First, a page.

In the end, the members agreed that going to fundraisers isn’t a problem so long as they are just “one in a crowd.”
The official opinion reflects that discussion by saying, “the commission is of the opinion that mere attendance to a political fundraising event by an agency appointing authority on their personal time would not necessarily be contrary to the restrictions set forth in … the political activity rule.
“However, the commission recognizes that each situation is unique and under certain circumstances, the attendance of an agency appointing authority to a political fundraising event could potentially result in a violation of any portion of the political activity rule.”
Kelly spoke to two Daniels' administration officials about the ruling. One, the BMV's Ron Stiver, says he attends fundraisers on his own time. Another, the IEDC's Nathan Feltman, says he doesn't attend fundraisers. "He said his agency has to deal with both Republican and Democratic local officials on job-creation deals, so he tries to stay out of politics," Kelly writes.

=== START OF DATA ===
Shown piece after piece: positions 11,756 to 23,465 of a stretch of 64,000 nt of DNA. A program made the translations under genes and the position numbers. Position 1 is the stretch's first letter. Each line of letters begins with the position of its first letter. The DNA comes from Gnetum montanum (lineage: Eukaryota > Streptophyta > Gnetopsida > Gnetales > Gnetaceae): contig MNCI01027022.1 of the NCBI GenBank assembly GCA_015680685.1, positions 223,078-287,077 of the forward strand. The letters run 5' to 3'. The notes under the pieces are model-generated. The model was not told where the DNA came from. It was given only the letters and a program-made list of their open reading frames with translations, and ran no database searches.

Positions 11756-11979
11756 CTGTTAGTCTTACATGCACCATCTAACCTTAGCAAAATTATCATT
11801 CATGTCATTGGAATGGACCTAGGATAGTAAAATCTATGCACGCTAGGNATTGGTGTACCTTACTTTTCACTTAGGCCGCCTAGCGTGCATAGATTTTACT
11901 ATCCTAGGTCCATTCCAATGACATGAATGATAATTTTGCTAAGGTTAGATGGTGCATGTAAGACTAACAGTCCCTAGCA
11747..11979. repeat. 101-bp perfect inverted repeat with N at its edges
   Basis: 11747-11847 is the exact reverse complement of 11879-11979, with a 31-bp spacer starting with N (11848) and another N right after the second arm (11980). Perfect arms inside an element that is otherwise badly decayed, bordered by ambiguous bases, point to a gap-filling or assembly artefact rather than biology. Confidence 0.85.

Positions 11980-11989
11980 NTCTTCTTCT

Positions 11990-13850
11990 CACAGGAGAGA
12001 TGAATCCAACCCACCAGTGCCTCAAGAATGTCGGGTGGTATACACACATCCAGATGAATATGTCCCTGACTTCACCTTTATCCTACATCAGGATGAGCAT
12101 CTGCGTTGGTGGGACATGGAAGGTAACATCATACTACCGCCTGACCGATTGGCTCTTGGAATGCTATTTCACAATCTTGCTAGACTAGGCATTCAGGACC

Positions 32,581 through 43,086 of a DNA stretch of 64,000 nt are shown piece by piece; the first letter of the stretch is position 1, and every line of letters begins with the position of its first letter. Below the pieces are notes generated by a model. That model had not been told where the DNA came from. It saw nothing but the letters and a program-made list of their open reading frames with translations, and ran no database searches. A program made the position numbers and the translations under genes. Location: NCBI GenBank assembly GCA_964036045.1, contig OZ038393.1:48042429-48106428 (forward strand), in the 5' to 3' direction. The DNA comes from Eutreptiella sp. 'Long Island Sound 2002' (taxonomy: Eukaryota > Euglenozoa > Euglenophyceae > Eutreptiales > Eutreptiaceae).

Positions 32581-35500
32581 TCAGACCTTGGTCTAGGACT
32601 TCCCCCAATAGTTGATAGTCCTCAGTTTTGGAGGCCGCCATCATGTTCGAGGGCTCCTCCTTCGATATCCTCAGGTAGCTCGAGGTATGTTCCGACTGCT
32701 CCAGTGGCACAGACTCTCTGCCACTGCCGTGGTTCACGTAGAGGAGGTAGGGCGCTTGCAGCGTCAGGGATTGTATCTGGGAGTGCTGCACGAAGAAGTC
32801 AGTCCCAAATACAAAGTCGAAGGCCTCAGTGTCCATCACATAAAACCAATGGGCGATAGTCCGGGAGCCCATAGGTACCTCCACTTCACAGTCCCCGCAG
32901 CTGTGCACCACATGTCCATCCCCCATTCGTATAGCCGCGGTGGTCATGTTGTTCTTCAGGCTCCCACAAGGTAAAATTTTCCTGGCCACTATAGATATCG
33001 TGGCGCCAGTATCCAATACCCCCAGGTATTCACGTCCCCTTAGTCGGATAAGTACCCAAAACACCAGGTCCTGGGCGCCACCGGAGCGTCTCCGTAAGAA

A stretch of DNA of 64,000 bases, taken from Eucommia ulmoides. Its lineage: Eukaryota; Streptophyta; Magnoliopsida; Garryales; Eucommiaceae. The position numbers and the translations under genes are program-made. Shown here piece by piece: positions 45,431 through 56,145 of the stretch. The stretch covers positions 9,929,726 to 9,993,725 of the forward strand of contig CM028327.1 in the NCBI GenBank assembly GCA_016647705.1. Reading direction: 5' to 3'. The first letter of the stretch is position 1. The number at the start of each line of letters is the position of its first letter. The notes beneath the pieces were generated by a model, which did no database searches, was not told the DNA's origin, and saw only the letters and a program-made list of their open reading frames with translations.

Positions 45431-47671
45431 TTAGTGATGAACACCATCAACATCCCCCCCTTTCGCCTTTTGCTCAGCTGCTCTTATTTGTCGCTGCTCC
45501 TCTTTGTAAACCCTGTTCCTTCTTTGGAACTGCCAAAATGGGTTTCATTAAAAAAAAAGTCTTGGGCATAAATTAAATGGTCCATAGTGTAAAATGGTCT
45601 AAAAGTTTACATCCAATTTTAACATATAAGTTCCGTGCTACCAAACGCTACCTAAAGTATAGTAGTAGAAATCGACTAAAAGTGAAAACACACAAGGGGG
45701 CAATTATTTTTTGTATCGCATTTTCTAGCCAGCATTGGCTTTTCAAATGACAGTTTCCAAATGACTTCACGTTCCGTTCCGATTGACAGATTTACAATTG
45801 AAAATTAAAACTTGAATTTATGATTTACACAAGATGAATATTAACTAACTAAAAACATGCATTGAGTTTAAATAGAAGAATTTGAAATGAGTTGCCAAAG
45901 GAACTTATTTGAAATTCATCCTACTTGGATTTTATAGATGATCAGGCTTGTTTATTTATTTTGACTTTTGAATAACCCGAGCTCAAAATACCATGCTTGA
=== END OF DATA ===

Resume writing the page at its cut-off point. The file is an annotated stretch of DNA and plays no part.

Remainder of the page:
Based upon my own experience as a former lobbyist, I think it's best if decision-makers at state agencies stay away from political fundraisers. Having attended fundraisers in the past for gubernatorial candidates, I can tell you that governors of both parties specifically have agency heads attend these fundraisers so that big contributors can have access to them. Inevitably, contributors will raise matters which they have pending before an agency with these officials. It can become very awkward for an ethical official. The unethical, however, will accept the invitation to help out one of his boss' political contributors. By telling these officials it's okay to attend fundraisers, the state ethics commission is only inviting trouble.